After intermission, the ball. Upstage, a mountain with a road map painted on it is framed by scaffolding and ladders. High society dancers are dressed in somber quasi-suits. Odd bulges on a hip, on a belly, on an elbow or on a shoulder subtly disfigure the dancers. The women wear calf-length heeled boots with very large chignons perched atop their heads. The group fully brings to life Celis’ quirky choreography, perhaps because the rapid succession of small gestures – hands manipulating limbs and body – typical to this ballet is easier to read when reproduced on many bodies. The men and the women manipulate each other, stomp and run around each other, never settling with one person or in one place. The effect is almost military. Everybody, in this dark world, is awkwardly looking for love. The prince, Mariusz Ostrowski, arrives at the ball gracefully dancing about with shiny white shoes in his hands, searching for the right feet. Cinderella bumbles in, incongruous in her bright red dress and her bare feet. She is transported by the men in long, travelling lifts that recall the momentum of figure skaters. Doll-like, she bounds and leaps unabashedly where the others stomp and lunge. When she finally steps into the destined shoes, instead of being transformed into a princess, she teeters and wobbles, unsuccessfully trying to blend into the crowd and finally running away.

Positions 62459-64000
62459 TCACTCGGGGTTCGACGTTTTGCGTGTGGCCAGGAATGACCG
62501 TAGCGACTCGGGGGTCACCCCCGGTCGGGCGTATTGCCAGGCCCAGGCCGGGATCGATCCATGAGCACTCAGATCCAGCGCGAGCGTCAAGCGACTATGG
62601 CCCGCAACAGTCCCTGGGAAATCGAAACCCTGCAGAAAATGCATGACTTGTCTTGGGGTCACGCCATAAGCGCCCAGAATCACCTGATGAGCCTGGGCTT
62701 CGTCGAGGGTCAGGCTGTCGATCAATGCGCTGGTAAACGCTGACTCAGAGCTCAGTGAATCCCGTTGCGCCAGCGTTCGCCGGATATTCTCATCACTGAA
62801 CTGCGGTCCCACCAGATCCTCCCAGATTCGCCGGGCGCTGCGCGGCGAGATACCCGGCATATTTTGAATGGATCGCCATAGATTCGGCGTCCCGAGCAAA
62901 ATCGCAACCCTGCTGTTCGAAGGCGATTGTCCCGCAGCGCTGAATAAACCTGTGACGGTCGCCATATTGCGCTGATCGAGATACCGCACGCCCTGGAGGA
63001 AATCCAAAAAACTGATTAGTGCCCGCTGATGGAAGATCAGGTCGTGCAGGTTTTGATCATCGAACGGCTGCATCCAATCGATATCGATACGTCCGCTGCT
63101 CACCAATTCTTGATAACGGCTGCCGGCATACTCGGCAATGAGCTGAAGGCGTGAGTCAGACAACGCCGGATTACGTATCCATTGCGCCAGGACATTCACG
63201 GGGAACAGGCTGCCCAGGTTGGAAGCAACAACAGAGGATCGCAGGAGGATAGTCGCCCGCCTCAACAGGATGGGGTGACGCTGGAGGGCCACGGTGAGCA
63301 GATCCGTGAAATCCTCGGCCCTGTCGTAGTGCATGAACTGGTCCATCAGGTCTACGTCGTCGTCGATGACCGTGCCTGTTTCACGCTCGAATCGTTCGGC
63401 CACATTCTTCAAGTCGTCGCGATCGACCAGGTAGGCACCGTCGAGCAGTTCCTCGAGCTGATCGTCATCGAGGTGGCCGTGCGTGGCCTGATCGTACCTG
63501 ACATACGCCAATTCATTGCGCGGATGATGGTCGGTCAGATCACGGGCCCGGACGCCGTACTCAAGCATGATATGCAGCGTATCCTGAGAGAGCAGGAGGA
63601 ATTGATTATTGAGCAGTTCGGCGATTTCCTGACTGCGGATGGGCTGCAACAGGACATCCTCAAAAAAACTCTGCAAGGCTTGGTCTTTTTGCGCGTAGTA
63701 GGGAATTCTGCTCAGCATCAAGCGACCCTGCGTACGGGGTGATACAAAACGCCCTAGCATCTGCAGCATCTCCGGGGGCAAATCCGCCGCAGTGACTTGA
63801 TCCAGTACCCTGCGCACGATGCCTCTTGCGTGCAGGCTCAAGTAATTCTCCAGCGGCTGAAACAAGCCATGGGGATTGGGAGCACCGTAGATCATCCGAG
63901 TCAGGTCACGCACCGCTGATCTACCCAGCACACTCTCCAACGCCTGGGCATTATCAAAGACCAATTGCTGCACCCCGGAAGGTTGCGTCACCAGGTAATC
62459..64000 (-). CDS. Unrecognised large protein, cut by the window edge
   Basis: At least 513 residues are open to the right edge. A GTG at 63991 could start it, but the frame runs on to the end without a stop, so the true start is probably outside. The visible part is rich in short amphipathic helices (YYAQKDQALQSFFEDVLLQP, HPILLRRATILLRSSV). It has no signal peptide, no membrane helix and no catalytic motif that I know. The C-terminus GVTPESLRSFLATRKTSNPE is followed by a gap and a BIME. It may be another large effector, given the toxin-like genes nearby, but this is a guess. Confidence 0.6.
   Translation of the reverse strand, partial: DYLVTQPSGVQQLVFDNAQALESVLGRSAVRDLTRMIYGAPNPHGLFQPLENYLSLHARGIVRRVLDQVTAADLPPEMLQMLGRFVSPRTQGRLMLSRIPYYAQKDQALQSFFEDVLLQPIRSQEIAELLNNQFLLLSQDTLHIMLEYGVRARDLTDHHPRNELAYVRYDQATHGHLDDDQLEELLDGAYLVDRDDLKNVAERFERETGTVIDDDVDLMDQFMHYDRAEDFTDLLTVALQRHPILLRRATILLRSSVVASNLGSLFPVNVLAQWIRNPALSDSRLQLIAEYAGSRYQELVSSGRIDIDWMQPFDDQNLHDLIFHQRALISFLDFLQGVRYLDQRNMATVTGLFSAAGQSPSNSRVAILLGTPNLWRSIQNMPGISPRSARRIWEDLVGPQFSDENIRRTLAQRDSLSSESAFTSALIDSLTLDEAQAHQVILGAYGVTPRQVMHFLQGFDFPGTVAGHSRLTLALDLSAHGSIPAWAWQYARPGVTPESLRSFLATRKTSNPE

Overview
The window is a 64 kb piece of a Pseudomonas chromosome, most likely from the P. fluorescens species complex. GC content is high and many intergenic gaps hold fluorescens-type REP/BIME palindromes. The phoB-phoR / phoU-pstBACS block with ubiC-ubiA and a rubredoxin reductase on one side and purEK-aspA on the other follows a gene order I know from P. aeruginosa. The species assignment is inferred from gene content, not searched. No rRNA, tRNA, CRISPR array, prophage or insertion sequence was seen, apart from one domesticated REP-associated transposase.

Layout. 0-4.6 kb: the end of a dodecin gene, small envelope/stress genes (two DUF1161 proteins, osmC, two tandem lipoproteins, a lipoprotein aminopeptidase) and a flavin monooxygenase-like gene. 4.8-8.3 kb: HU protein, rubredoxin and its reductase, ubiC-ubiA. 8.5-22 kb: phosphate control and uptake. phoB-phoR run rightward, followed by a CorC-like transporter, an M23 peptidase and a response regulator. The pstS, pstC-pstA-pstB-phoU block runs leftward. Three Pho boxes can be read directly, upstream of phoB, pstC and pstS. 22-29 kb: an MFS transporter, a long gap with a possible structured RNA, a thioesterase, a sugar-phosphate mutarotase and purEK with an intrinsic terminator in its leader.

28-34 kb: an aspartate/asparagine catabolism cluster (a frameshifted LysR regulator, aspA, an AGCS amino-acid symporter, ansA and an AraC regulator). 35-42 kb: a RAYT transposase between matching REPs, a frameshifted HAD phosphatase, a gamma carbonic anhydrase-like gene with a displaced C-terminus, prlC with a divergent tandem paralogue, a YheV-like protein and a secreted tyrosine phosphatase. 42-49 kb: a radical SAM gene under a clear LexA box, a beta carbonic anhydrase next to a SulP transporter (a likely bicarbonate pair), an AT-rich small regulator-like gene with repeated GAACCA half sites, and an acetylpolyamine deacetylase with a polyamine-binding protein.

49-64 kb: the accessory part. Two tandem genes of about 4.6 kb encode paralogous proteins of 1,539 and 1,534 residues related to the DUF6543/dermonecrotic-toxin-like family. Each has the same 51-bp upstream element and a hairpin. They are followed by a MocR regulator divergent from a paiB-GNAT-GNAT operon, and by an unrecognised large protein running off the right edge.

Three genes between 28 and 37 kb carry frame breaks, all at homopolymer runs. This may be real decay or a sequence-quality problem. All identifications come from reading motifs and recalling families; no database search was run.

An interlude. A looped recording of the ball music plays softly as the father sits on a roll of Astroturf in front of the curtain. He slowly peels an orange, leaves the peel dangling as a snake. He bites into the fruit. Exit Father. Back to the family house. Many love-craving dancers in red sequined dresses confuse the prince. It is mighty seductress and towering stepmother (Courtereel), who finally catches prince charming. His glorious long reaches and teasing little skips are too much for the prince to resist. Their love duet is enthralling, long limbs are extended, trailing; the movements are swift and the unusual dimensions of the dancers is no obstacle to the integrity of their connection. Cinderella witnesses the prince’s betrayal but she does, of course, forgive him. They dance the last dance together, the first tender and beautiful duet in the ballet. The weightless, travelling lifts are softer, the frenzy is gone, they rest and lean into each other. Love conquers. This ballet abounded with a sometimes-confusing combination of abstract and explicit symbolism. The choreography ate up the space, the dancers lunged and moved about dramatically, but they also did an alarming amount of walking and running in time with the music. While it created definite tension, it sometimes felt like filler. There was very little nuance in the pace; it was either so hectic the dancers had trouble keeping up, or so slow that the dramatic narration verged on sappy. The orchestra’s rendition of Prokofiev’s dramatic score was ordinary. However, an extraordinary and positively un-classical aspect of the ballet was the spotlight on men. How satisfying to see such a demonstration of their brute attack married to the femininity of their roles. The audience’s reaction was quite mixed, revealing perhaps that this retelling – of a fairy tale that is deeply rooted in the collective imagination – fell a bit short of Les GBCM and Celis’ intentions. I would, however, return to see it again.